There are more than enough opportunities in the economy to invest the over GH¢5billion fresh capital expected from the increment in stated capital of banks, Patrick Fiscian-Managing Director of Heritage Bank, has said.
Some industry players have warned that if care is not taken some banks, after raising the fresh capital, could go on a lending spree and worsen the already precarious Non-Performing Loans (NPLs) situation.
According to Patrick Fiscian, a lot of investment is needed, anyway; saying the banking sector’s total capitalisation accounts for only 2.2 percent of Gross Domestic Product (GDP).
If banks exist to support businesses and their ability to support the economy stands at 2.2 percent, then there is room for banks to do more business, he said.
“In terms of opportunities in the marketplace, there are a lot of projects that are being funded by external sources; and so, we believe that there are business opportunities out there,” he told the B&FT.
“When you talk of capacity to deploy these funds, capacity has to do with the capabilities of the management team, risk systems, products and services to be rolled out. And at GH¢400million, which is less than US$100million, the capitalisation of the banking sector cannot allow for serious banking looking at the size of our economy,” he said.
“If we are increasing the level of business activity, you expect to see increment in NPLs; but not as high as we are witnessing currently. The monies we are talking about will not create a glut in terms of funds available for investment,” Mr. Fiscian said.
Since announcement of the increment in stated capital of universal banks from GH¢120million to GH¢400million by the central bank in September, some industry players have cautioned about a possible spike in NPLs due to a market oversaturated with capital.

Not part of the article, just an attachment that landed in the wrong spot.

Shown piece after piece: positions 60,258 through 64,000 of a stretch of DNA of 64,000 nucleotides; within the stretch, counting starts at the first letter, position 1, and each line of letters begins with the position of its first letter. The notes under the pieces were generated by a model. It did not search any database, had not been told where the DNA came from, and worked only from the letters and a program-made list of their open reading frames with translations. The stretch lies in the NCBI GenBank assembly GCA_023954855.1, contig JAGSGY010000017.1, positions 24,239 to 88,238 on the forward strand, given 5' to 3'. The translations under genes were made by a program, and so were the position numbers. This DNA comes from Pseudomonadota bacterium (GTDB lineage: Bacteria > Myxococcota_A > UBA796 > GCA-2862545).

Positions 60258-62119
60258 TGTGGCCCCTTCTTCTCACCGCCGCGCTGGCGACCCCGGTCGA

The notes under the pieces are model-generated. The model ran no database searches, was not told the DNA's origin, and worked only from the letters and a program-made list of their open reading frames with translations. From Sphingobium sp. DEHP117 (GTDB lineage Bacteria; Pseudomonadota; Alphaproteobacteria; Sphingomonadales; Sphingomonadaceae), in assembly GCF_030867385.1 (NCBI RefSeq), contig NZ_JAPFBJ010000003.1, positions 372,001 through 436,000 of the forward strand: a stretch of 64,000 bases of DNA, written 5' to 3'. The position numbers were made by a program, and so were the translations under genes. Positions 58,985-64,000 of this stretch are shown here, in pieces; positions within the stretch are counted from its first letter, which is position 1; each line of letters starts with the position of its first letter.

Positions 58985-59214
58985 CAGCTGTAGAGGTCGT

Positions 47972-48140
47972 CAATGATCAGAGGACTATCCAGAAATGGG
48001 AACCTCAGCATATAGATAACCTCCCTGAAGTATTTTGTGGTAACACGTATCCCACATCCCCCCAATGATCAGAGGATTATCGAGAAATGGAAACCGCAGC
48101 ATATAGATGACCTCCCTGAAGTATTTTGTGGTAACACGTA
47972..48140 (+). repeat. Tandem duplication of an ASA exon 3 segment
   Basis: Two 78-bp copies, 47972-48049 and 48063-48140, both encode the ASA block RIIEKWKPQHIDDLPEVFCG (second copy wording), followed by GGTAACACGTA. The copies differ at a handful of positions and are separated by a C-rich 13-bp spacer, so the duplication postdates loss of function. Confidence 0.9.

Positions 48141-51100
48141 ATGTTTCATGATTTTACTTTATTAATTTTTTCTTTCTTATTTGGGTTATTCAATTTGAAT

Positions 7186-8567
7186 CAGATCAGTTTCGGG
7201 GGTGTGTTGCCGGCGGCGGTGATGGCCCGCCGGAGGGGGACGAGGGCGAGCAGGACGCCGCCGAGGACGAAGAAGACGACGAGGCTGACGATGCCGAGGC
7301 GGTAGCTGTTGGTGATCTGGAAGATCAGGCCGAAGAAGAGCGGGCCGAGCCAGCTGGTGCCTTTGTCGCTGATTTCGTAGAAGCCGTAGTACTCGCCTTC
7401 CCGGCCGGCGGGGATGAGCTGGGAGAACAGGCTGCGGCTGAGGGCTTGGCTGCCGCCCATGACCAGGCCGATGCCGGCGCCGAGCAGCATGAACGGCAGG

Banks’ stock of NPLs stood at GH¢8.30billion as at end-October 2017, up from GH¢6.52billion in October 2016.
The current stock of NPLs, though high, signals a slow annual growth to 27.2 percent from 58.1 percent in October 2016.
Despite this trend, the industry’s NPL ratio increased to 21.6 percent in October 2017 from 19.0 percent a year earlier, due to a slowdown in the growth of gross loans.
When adjusted for the fully provisioned loan loss category, the NPL ratio declined to 10.5 percent in October 2017 – slightly higher than the adjusted NPL ratio of 10.2 percent recorded in October 2016.
Following restructuring of the VRA and TOR debts in the last quarter of 2016, the public sector’s share of total NPLs fell from 11.3 percent in October 2016 to 5.3 percent in October 2017.
The private sector, being the largest recipient of outstanding credit balances, accounted for the greater proportion of banks’ NPLs – with its share increasing to 94.7 percent from 88.7 percent over the review period.
Indigenous private enterprises accounted for 78.2 percent of total NPLs in October 2017, compared with a share of 75.6 percent in the corresponding period last year.